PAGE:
Very metal-poor stars in the outer galactic bulge found by the apogee survey

Ana E. García Pérez, Katia Cunha, Matthew Shetrone, Steven R. Majewski, Jennifer A. Johnson, Verne V. Smith, Ricardo P. Schiavon, Jon Holtzman, David Nidever, Gail Zasowski, Carlos Allende Prieto, Timothy C. Beers, Dmitry Bizyaev, Garrett Ebelke, Daniel J. Eisenstein, Peter M. Frinchaboy, Léo Girardi, Fred R. Hearty, Elena Malanushenko, Viktor MalanushenkoSzabolcs Meszaros, Robert W. O'Connell, Daniel Oravetz, Kaike Pan, Annie C. Robin, Donald P. Schneider, Mathias Schultheis, Michael F. Skrutskie, Audrey Simmonsand, John C. Wilson

Research output: Contribution to journalArticlepeer-review

41 Scopus citations


Despite its importance for understanding the nature of early stellar generations and for constraining Galactic bulge formation models, at present little is known about the metal-poor stellar content of the central Milky Way. This is a consequence of the great distances involved and intervening dust obscuration, which challenge optical studies. However, the Apache Point Observatory Galactic Evolution Experiment (APOGEE), a wide-area, multifiber, high-resolution spectroscopic survey within Sloan Digital Sky Survey III, is exploring the chemistry of all Galactic stellar populations at infrared wavelengths, with particular emphasis on the disk and the bulge. An automated spectral analysis of data on 2403 giant stars in 12 fields in the bulge obtained during APOGEE commissioning yielded five stars with low metallicity ([Fe/H] ≤ -1.7), including two that are very metal-poor [Fe/H] ∼ -2.1 by bulge standards. Luminosity-based distance estimates place the 5 stars within the outer bulge, where 1246 of the other analyzed stars may reside. A manual reanalysis of the spectra verifies the low metallicities, and finds these stars to be enhanced in the α-elements O, Mg, and Si without significant α-pattern differences with other local halo or metal-weak thick-disk stars of similar metallicity, or even with other more metal-rich bulge stars. While neither the kinematics nor chemistry of these stars can yet definitively determine which, if any, are truly bulge members, rather than denizens of other populations co-located with the bulge, the newly identified stars reveal that the chemistry of metal-poor stars in the central Galaxy resembles that of metal-weak thick-disk stars at similar metallicity.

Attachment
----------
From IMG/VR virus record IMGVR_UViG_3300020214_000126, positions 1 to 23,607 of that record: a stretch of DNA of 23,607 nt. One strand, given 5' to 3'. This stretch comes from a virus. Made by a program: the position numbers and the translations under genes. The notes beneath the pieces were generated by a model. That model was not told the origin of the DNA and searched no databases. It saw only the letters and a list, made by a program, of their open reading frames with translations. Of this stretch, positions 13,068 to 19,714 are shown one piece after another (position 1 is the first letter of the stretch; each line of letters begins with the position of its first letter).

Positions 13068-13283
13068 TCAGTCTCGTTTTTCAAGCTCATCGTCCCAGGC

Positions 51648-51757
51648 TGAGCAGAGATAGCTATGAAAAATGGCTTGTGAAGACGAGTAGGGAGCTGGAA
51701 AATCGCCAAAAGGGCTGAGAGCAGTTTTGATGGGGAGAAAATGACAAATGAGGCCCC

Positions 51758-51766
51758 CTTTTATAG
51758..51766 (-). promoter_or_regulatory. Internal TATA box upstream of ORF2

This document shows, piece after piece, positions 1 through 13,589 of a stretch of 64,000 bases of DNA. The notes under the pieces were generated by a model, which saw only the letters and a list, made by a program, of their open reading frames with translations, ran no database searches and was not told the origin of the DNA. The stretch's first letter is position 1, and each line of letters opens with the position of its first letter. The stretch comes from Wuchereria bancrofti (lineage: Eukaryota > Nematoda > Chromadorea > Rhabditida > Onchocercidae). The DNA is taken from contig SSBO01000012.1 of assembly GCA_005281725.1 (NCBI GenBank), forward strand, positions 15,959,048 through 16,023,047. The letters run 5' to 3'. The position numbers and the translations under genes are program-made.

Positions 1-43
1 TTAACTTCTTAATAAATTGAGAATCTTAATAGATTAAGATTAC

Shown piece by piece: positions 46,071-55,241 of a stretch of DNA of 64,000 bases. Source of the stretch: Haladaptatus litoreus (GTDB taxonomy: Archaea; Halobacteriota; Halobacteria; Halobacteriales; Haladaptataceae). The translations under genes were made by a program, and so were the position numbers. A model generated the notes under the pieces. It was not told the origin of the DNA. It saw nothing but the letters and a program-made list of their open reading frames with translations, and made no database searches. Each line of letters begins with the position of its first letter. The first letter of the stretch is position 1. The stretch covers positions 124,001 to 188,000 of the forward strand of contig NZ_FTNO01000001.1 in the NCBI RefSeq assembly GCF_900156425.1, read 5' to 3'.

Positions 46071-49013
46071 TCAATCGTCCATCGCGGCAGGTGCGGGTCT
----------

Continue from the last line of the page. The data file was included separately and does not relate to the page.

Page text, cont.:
Original languageEnglish (US)
Article numberL9
JournalAstrophysical Journal Letters
Issue number1
StatePublished - Apr 10 2013
Externally publishedYes


  • Galaxy: center
  • Galaxy: structure
  • stars: abundances
  • stars: atmospheres

ASJC Scopus subject areas

  • Astronomy and Astrophysics
  • Space and Planetary Science


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